Use of aCella-TOX for Measurement of Cell-Mediated (T Cells, ADCC, NK) or Complement-Mediated Cytolysis

Unlike virtually all standard assays, including 51Cr release and the Eu3+ assays, aCella-TOX does not require labeling of the target cells. No separations are needed. After completion of the lytic process under study, the aCella-TOX reagent is formulated and added to the wells, and luminance is read after 3-5 minutes. Due to the extreme sensitivity of aCella-TOX, especially if serum-free or heat-killed media are used, it is frequently possible to shorten the incubation time for the lytic process. It is usually possible and desirable to use smaller numbers of T cells than are needed for the 51Cr-release assay, due to the high sensitivity of aCella-TOX and the fact that excessive numbers of effector cells can increase the background signal.

 

aCella-TOX
 


Figure 1: 5000 Ramos cells/well were incubated with serially diluted Rituxan antibody for 15 minutes prior to the addition of purified NK cells stimulated overnight with IL-2. The ADCC reaction was further incubated for 2 hours at the specified E:T ratios. % Cytotoxicity was measured using the aCellaTOX assay.

aCella-TOX
 


Figure 2: 5000 Ramos cells/well were incubated with serially diluted Rituxan antibody for 15 minutes prior to the addition of purified NK cells stimulated overnight with IL-2 . The ADCC reaction was further incubated for 3.5 hours at the specified E:T ratios. % Cytotoxicity was measured using the aCellaTOX assay. 3.5hour timepoint has been optimized with the 10:1 E:T ratio

 
aCella-TOX
 


Figure 3: CMC assay with K562 as target cells incubated with different E:T ratios of IL-2 stimulated (overnight) NK cells isolated using Miltenyi Biotec’s kit cat# 130-050-401. Target cells were plated at 5,000 cells/well and increasing effector cell concentrations from 1:1 to a ratio of 32:1. The assay was incubated for 2 hours at 37°C and % cytotoxicity measured with the aCellaTOX kit.

aCella-TOX
 


Figure 4: 5000 Daudi cells/well were incubated with serially diluted Rituxan antibody for 15 minutes prior to the addition of purified NK cells stimulated overnight with IL-2. The ADCC reaction was further incubated for 2 hours at the specified E:T ratios. % ADCC was measured using the aCella-TOX assay.Log (EC50) value for E:T 25:1 was -2.344 and for E:T 10:1 was -2.213

 
aCella-TOX
 


Figure 5: A Direct comparison of 51Cr and aCella-TOX was carried out with the same donors with Daudi Cells. Log (EC50) value for aCella-TOX was -2.23, and that for 51Cr was -2.087 for Donor A.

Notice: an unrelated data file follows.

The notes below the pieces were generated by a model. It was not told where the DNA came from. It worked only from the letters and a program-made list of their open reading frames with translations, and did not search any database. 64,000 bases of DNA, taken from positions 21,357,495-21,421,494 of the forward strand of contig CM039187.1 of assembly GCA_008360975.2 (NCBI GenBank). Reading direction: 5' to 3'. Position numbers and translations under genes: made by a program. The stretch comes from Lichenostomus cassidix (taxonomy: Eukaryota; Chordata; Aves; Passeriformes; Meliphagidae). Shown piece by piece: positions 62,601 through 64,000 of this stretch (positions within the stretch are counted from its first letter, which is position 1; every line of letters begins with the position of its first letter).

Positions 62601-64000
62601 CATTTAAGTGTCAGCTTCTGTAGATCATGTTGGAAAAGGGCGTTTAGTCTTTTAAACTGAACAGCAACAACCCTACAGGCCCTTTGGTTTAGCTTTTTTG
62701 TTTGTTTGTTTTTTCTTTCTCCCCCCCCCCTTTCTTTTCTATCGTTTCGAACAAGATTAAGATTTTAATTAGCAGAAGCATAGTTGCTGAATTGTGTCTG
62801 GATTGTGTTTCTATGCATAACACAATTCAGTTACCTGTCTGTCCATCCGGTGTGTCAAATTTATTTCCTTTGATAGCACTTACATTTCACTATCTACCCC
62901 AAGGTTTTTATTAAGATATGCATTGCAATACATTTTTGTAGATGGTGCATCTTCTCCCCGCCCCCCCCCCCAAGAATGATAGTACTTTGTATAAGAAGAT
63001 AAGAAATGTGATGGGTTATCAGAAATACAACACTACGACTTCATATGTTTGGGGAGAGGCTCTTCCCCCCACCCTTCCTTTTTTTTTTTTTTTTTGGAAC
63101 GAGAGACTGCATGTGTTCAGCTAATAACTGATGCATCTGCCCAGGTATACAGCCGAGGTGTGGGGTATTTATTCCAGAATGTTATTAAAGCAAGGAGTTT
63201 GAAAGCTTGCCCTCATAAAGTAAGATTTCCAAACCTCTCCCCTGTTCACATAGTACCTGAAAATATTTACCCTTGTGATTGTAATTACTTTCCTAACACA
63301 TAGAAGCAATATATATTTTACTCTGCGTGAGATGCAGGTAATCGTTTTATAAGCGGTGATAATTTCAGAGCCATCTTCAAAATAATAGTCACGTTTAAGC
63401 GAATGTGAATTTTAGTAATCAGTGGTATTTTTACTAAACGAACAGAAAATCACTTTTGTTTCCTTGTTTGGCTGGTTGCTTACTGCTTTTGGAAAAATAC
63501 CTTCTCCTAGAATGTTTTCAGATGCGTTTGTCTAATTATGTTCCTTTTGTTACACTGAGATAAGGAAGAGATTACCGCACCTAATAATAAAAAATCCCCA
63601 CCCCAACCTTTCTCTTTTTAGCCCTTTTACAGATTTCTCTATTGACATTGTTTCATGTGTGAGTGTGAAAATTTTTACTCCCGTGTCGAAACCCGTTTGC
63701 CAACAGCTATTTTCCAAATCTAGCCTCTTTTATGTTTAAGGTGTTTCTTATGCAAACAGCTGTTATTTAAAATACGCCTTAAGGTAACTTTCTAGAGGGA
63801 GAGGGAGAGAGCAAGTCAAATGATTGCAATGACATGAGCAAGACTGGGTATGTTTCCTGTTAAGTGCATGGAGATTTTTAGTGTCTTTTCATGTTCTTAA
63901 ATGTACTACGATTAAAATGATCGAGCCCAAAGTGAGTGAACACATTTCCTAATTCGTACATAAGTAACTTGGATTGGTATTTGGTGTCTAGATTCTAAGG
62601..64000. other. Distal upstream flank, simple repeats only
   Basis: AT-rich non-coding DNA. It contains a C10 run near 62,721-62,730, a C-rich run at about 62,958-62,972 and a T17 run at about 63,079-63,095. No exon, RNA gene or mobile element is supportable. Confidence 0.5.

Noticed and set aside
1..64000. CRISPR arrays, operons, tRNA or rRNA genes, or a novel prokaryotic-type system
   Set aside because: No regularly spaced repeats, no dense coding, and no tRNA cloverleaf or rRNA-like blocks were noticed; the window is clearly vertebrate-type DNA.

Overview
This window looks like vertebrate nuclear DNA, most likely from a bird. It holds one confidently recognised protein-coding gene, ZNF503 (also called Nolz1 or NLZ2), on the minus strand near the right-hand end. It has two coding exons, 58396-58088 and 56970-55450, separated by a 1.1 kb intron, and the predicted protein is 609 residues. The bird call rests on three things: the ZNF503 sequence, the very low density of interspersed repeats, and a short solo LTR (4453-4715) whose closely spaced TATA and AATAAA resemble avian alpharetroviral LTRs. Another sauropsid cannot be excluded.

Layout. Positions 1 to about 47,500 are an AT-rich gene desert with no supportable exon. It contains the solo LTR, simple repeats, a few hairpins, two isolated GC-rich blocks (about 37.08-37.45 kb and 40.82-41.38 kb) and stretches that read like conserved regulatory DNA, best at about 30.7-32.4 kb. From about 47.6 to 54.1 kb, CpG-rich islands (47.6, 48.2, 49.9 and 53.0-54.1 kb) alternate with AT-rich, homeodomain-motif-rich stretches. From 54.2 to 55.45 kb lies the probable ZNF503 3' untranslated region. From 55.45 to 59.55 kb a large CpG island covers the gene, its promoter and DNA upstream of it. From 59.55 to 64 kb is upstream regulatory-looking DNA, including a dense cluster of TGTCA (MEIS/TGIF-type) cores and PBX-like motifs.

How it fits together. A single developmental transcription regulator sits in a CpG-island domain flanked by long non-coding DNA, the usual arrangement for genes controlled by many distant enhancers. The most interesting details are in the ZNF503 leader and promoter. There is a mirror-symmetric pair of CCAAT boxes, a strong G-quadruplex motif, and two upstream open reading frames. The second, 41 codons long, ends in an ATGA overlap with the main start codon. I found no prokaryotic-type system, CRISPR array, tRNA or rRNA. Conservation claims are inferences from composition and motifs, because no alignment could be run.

aCella-TOX
 


Figure 6: A Direct comparison of 51Cr and aCella-TOX was carried out with the same donors with Daudi Cells. Log(EC50) value for aCella-TOX was -2.612, and that for51Cr was -2.77 for Donor B.

 
Citations:

Henry Ogbomo, Anke Hahn, Janina Geiler, Martin Michaelis, Hans Wilhelm Doerr, Jindrich Cinatl Jr. NK sensitivity of Neuroblastoma cells determined by a highly sensitive coupled luminescent method;Biochemical and Biophysical Research Comunications 339 (2006) pp375-379. Click here to read the publication

Ogbomo H, et.al - Histone deacetylase inhibitors supress natural killer cell cytolytic activity - FEBS Lett (2007). Click here to read the publication

Identification of polymerase and processivity inhibitors of vaccinia DNA synthesis using a stepwise screening approach - Janice Elaine Y. Silverman, Mihai Ciustea, Abigail M. Druck Shudofsky, Florent Bender, Robert H. Shoemaker and Robert P. Ricciardi - Antiviral Research, In Press - June 20 2008

Resistance to Cytarabine induces the Up-regulation of NKG2D Ligands and enhances Natural Killer (NK) cell Lysis of Leukemic Cells - H Ogbomo, Martin Michaelis, Denise Klassert, Hans Wilhelm Doerr and Jindrich Cinatl Jr. - Neoplasia, Vol 10, No 12, pp 1402-1410, Dec 2008

Inhibition of human mesenchymal stem cell-derived adipogenesis by the environmental contaminant benzo(a)pyrene - Normand Podechard, Olivier Fardel, Michel Corolleur, Marc Bernard, and Valérie Lecureur - Toxicology In Vitro - Vol 23, Issue 5, Aug 2009 - In Press

Tumor cells infected with oncolytic influenza A virus prime natural killer cells for lysis of resistant tumor cells - Henry Ogbomo, Martin Michaelis, Janina Geiler, Marijke van Rikxoort, Thomas Muster, Andrej Egorov, Hans Wilhelm Doerr and Jindrich Cinatl Jr - Medical Microbiology and Immunology - 15 December 2009 

Phase I Active Immunotherapy With Combination of Two Chimeric, Human Epidermal Growth Factor Receptor 2, B-Cell Epitopes Fused to a Promiscuous T-Cell Epitope in Patients With Metastatic and/or Recurrent Solid Tumors
 - Pravin T.P. Kaumaya, Kevin Chu Foy, Joan Garrett, Sharad V. Rawale, Daniele Vicari, Jennifer M. Thurmond, Tammy Lamb, Aruna Mani, Yahaira Kane, Catherine R. Balint, Donald Chalupa, Gregory A. Otterson, Charles L. Shapiro, Jeffrey M. Fowler, Michael R. Grever, Tanios S. Bekaii-Saab, William E. Carson, III - - Journal of Clinical Oncology, Vol 27, No 31 (November 1), 2009: pp. 5270-5277